I often find that Princeton professors assume that we all know how to “read critically.” It’s a phrase often included in essay prompts, and a skill necessary to academic writing. Maybe we’re familiar with its definition: close examination of a text’s logic, arguments, style, and other content in order to better understand the author’s intent. Reading non-critically would be identifying a metaphor in a passage, whereas the critical reader would question why the author used that specific metaphor in the first place. Now that the terminology is clarified, what does critical reading look like in practice? I’ve put together a short guide on how I approach my readings to help demystify the process.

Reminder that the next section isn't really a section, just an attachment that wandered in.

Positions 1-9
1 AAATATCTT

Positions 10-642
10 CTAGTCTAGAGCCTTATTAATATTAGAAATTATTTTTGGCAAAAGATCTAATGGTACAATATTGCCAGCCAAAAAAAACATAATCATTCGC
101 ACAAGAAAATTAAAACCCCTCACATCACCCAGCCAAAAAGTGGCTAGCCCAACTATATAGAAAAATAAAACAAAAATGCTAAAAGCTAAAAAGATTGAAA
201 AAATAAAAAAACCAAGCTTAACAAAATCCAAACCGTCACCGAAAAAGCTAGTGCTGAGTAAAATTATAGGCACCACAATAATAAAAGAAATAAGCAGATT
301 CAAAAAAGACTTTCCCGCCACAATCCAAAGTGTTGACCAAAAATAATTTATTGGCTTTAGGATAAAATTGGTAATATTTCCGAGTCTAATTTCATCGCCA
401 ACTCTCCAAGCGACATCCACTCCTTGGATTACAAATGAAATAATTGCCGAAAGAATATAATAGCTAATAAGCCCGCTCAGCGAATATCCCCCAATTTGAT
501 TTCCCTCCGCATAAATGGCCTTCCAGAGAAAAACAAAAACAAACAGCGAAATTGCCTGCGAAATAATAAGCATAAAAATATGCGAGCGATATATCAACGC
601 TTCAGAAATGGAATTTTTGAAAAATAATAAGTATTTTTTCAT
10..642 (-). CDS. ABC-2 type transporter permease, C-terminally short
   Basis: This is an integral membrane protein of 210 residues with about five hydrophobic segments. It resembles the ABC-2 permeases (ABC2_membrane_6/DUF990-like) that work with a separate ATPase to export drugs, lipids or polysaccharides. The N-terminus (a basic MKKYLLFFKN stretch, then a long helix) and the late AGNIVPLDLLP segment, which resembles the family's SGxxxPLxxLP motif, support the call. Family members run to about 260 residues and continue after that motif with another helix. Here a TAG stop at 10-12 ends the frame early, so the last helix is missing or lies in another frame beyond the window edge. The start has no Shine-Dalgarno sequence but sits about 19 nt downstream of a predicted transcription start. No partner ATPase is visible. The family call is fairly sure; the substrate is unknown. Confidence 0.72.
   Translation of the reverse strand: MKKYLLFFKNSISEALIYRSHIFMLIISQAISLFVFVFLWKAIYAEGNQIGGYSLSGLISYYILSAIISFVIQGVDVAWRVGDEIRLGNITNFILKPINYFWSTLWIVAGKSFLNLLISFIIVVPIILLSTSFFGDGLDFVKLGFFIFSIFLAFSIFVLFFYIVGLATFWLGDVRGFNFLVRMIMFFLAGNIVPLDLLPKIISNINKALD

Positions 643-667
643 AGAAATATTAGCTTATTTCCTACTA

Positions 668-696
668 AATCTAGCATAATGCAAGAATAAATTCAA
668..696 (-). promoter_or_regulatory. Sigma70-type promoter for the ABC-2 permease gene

- Put on your scholar hat. Critical reading starts before the first page. You should assume that the reading in front of you was the product of several choices made by the author, and that each of these choices is subject to analysis. This is a critical mindset, but importantly, not a negative one. Not taking a reading at face value doesn’t mean approaching the reading hoping to find everything that’s wrong, but rather what could be improved. Continue reading In Between the Lines: A Guide to Reading Critically